[Numpy-discussion] fixing up datetime

Charles R Harris charlesr.harris@gmail....
Wed Jun 1 15:52:08 CDT 2011


On Wed, Jun 1, 2011 at 2:05 PM, Mark Wiebe <mwwiebe@gmail.com> wrote:

> Hey all,
>
> So I'm doing a summer internship at Enthought, and the first thing they
> asked me to look into is finishing the datetime type in numpy. It turns out
> that the estimates of how complete the type was weren't accurate, and to
> support what the NEP describes required generalizing the ufunc type
> resolution system. I also found that the date/time parsing code (based on
> mxDateTime) was not robust, producing something for almost any arbitrary
> garbage input. I've replaced much of the broken code and implemented a lot
> of the functionality, and thought this might be a good point to do a pull
> request on what I've got and get feedback on the issues I've run into.
>
> * The existing datetime-related API is probably not useful, and in fact
> those functions aren't used internally anymore. Is it reasonable to remove
> the functions, or do we just deprecate them?
>
> * Leap seconds probably deserve a rigorous treatment, but having an
> internal representation with leap-seconds overcomplicates otherwise very
> simple and fast operations. Could we internally use a value matching TAI or
> GPS time? Currently it's a UTC time in the present, but the 1970 epoch is
> then not the UTC 1970 epoch, but 10s of seconds off, and this isn't properly
> specified. What are people's opinions? The Python datetime.datetime doesn't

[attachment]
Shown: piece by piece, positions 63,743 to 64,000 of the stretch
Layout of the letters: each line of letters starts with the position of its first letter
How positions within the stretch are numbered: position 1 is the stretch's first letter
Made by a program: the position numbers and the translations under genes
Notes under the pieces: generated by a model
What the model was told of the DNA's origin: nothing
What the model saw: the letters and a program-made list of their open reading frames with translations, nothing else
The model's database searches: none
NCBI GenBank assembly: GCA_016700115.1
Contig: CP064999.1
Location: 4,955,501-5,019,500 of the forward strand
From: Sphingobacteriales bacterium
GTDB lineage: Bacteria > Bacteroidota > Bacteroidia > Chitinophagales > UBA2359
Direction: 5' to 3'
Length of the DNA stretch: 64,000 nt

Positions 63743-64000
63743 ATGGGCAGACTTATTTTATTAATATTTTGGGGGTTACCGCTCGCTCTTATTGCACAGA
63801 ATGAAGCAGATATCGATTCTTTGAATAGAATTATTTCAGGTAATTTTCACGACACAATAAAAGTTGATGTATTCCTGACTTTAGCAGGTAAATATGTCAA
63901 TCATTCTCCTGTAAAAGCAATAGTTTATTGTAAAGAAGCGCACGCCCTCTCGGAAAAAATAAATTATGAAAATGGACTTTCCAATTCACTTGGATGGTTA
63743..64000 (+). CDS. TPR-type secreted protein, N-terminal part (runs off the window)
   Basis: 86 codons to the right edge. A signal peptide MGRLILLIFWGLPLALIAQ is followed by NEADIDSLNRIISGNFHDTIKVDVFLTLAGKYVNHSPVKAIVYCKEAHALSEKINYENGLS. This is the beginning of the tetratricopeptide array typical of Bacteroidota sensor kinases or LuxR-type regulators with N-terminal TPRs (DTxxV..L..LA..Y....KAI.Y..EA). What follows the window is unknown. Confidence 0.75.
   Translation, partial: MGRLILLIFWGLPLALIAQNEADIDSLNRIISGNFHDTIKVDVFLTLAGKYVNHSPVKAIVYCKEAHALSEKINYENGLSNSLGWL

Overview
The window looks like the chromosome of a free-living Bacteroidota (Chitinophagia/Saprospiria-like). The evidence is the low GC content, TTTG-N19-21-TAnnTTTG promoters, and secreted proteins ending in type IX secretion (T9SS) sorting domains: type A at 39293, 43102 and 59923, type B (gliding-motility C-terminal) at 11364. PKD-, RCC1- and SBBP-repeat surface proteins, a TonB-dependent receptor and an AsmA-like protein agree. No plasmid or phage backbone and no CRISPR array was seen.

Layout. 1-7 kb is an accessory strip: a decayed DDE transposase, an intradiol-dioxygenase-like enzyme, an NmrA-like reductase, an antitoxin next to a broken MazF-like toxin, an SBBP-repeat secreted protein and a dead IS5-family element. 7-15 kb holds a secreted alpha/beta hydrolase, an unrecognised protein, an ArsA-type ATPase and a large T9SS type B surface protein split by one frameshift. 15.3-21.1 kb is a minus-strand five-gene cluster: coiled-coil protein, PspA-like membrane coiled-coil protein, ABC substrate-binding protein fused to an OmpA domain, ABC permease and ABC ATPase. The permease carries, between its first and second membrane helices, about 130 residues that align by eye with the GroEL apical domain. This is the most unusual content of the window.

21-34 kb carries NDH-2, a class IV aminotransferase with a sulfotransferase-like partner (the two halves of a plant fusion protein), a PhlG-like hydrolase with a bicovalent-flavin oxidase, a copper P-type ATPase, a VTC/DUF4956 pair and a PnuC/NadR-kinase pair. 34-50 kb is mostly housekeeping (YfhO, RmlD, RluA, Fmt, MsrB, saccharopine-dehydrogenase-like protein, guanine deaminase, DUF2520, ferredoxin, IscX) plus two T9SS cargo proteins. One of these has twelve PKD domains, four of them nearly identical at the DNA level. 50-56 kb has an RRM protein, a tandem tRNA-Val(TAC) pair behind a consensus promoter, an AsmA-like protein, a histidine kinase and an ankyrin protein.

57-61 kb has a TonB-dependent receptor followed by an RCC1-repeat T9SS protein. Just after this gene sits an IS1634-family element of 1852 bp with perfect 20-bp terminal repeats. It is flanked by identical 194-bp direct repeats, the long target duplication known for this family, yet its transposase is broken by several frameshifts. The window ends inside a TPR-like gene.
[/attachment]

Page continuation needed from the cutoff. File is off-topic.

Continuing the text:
> support leap seconds (seconds == 60 is disallowed).
>
> * Default conversion to string - should it be in UTC or with the local
> timezone baked in? As UTC it may be confusing because 'now' will print as a
> different time than people would expect.
>
> * Business days - The existing business idea doesn't seem very useful,
> representing just the western M-F work week and not accounting for holidays.
> I've come up with a design which might address these issues: Extend the
> metadata for business days with a string identifier, like 'M8[B:USA]', then
> have a global internal dictionary which maps 'USA' to a workweek mask and a
> list of holidays. The call to prepare this dictionary for a particular
> business day type might look like np.set_business_days('USA', [1, 1, 1, 1,
> 1, 0, 0], np.array([ list of US holidays ], dtype='M8[D]')). Internally,
> business days would be stored the same as regular days, but with special
> treatment where landing on a weekend or holiday gives you back a NaT.
>
> If you are interested in the business day functionality, please comment on
> this design!
>
> * The dtype constructor accepted 'O#' for object types, something I think
> was wrong. I've removed that, but allow # to be 4 or 8, producing a
> deprecation warning if it occurs.
>
> * Would it make sense to offset the week-based datetime's epoch so it
> aligns with ISO 8601's week format? Jan 1, 1970 is a thursday, but the
> YYYY-Www date format uses weeks starting on monday. I think producing
> strings in this format when the datetime has units of weeks would be a
> natural thing to do.
>
> * Should the NaT (not-a-time) value behave like floating-point NaN? i.e.
> NaT == NaT return false, etc. Should operations generating NaT trigger an
> 'invalid' floating point exception in ufuncs?
>
>
Just a quick comment, as this really needs more thought, but time is a bag
of worms. Trying to represent some standard -- say seconds at the solar
system barycenter to account for general relativity -- is something that I
think is too complicated and specialized to put into numpy. Good support for
units and delta times is very useful, but parsing dates and times and
handling timezones, daylight savings, leap seconds, business days, etc., is
probably best served by addon packages specialized to an area of interest.
Just my $.02

Chuck
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